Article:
The Biden administration’s plan to hand out up to $20,000 in individual student debt relief will rely on a brief self-certification form on the federal student aid website that went live on Friday.
The application requires applicants to list their name, social security number, date of birth, phone number, and email. Borrowers are then asked to certify the information and submit the form.
"I certify under penalty of perjury under the laws of the United States of America that all of the information provided on this form is true and correct," the application will state. Falsified information in the application may lead to hefty fines and jail time, the White House has confirmed.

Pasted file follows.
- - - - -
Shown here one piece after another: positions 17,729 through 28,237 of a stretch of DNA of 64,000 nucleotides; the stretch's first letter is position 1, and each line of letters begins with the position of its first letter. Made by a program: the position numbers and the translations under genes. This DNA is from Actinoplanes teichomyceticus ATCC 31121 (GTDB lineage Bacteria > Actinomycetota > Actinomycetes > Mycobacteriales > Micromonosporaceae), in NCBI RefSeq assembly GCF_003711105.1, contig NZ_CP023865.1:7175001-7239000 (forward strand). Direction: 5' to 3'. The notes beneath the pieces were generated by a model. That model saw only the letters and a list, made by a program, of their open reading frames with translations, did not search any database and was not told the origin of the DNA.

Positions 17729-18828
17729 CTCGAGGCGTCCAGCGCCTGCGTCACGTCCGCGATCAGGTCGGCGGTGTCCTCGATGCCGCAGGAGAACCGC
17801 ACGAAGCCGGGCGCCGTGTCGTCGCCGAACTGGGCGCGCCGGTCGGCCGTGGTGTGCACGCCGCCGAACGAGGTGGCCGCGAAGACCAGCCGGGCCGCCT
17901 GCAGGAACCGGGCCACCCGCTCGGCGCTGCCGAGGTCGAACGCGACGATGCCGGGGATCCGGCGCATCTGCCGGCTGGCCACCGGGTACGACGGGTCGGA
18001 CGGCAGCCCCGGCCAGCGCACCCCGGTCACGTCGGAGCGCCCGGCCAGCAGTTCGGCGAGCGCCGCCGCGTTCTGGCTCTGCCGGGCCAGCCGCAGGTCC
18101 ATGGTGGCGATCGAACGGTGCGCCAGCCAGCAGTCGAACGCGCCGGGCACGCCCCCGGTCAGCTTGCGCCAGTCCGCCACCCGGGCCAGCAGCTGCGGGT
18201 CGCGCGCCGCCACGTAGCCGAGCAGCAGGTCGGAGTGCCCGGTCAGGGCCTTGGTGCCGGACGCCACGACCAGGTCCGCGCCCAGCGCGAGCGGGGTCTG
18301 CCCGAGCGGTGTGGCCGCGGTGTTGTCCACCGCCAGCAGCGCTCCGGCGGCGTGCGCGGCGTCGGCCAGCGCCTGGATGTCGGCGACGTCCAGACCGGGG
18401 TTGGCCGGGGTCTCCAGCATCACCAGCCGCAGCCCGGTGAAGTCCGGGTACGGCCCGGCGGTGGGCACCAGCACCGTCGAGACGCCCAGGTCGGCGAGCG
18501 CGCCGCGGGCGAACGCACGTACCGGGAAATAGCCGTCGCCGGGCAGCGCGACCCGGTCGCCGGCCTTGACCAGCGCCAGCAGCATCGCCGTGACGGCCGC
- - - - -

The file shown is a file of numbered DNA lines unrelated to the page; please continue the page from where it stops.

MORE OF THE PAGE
The student debt relief plan, which was announced by the White House in August and is estimated to cost over $500 billion, qualifies those with a gross income of $125,000 as individuals or $250,000 for couples who file joint taxes.
Federal Pell Grant recipients are eligible to receive up to $20,000, while non-Pell Grant recipients are eligible for up to $10,000. These qualifications are listed as a disclosure at the top of the application webpage.
The announcement of the massive taxpayer-funded loan handout was met with sharp criticism and several lawsuits have been filed in response.